Perez Hilton has surrendered to the idea that some people will always see him as the person who regularly posted and said mean (often really, really mean) things about Lindsay Lohan, Britney Spears and the like.
"I've accepted that, in the minds of the overwhelming majority, I am irredeemable," Hilton, whose real name is Mario Lavandeira, told Gloria Estefan, her daughter Emily Estefan and her niece Lili Estefan, on Thursday's episode of Red Table Talk: The Estefans. "There is nothing I could ever do — change, grow, evolve, mature — to make things right with my past. Like, not even if I donated all of the money that I've made over the last year. If I gave it all away, they would say, 'OK, that's nice. It still doesn't erase his past.' Or, 'That's great. He's still a d-bag.' Or, 'What an idiot, I can't believe he gave away all his money.' I do believe that a lot of people view cancel culture as a form of entertainment."
The episode of the Facebook Watch show examined so-called cancel culture.
And Hilton, though he continues to have a website and a following of 5.5 million followers on Twitter, has had some experience with that. In April 2020, fans of social media star Charli D'Amelio started a petition to have him banned from TikTok, after he commented on one of the then 15-year-old's posts. (He asked if anyone else thought her post, which he considered racy, was inappropriate.) He said that he remains banned.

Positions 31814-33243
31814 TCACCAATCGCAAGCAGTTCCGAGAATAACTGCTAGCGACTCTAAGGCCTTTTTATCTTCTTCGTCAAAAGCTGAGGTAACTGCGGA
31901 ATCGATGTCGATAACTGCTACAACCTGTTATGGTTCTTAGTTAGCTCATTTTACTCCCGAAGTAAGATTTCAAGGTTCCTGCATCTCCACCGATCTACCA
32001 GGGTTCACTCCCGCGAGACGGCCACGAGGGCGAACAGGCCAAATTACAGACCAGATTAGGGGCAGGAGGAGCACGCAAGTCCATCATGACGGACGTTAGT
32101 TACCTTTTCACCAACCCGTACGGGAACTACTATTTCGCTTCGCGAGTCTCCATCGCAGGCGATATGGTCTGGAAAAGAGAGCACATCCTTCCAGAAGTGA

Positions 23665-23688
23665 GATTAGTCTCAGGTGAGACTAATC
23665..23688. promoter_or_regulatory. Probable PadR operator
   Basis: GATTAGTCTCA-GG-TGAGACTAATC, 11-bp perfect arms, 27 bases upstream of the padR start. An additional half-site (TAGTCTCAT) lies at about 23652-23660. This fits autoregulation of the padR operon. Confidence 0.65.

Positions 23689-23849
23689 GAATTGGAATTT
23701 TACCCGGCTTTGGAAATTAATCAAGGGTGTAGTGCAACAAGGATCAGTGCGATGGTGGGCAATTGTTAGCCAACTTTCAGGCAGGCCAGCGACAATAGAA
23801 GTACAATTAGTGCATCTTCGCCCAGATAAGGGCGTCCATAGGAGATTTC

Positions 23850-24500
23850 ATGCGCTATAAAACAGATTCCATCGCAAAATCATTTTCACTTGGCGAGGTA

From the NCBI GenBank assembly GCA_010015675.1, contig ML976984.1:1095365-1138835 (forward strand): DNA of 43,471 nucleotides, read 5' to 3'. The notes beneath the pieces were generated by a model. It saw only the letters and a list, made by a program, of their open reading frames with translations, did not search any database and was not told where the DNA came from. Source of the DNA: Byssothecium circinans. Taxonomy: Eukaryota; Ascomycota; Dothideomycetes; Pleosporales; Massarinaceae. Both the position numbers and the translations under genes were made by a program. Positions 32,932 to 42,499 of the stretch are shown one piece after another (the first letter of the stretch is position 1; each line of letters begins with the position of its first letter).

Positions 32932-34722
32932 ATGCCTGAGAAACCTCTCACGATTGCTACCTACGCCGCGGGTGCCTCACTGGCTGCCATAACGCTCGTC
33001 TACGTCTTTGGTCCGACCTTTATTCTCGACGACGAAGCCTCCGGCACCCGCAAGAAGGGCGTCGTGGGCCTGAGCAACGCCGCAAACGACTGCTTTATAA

Hilton also received backlash for circulating an image of Lauren Jauregui, a former member of the music group Fifth Harmony, kissing a girl. In an appearance on the same Facebook Watch show last week, the singer said she was "outed to the public" by Hilton, even though she "wasn't ready" for it.
He argued that he didn't see it that way, because the images were already floating around — he was simply one more outlet that was sharing them — but Emily was having none of it. The musician, who identifies as queer, took issue with Hilton's assessment that "sexuality is so fluid" for young women and that they'll "make out with women" although they don't identify as part of the LGBTQ+ community.
"What is wrong with you?" she said, arguing that men often refuse to consider women's gay relationships as legitimate, saying, "It's just a college phase" or "Girls together are hot." As a man, she reminded Hilton, he can't speak to a woman's experiences.
While Hilton's career isn't exactly free of drama even now, he has apologized for some of his meanest behavior back in the day. And he acknowledged on the show that he had said hurtful things in the past. But he wouldn't use the word "powerful" to describe how writing such things made him feel.
"That word, to me, it never resonated, because that would imply that I can force people to do things, and I can force people to think a certain way," Hilton said. "I could have influenced, but I like to view it more as opportunity. I have the opportunity to share, and people have the opportunity to receive."
He reiterated something he's said before, which is that he saw his more unfriendly work as "shining the light."
"I'm shining the light on celebrities that get it right and those that get it wrong, those that are behaving badly," he said.
They asked what he learned from his darkest moments, and he gave an honest answer.
"I wasn't aware of it at the time but the whole birth of Perez and so much of what I did and still do was a reaction to my childhood trauma," he said. "Now I realize that I was kind of wielding a sword, and I just wanted to wield the sword because life had been so unkind and unfair to me. But a sword can really hurt people."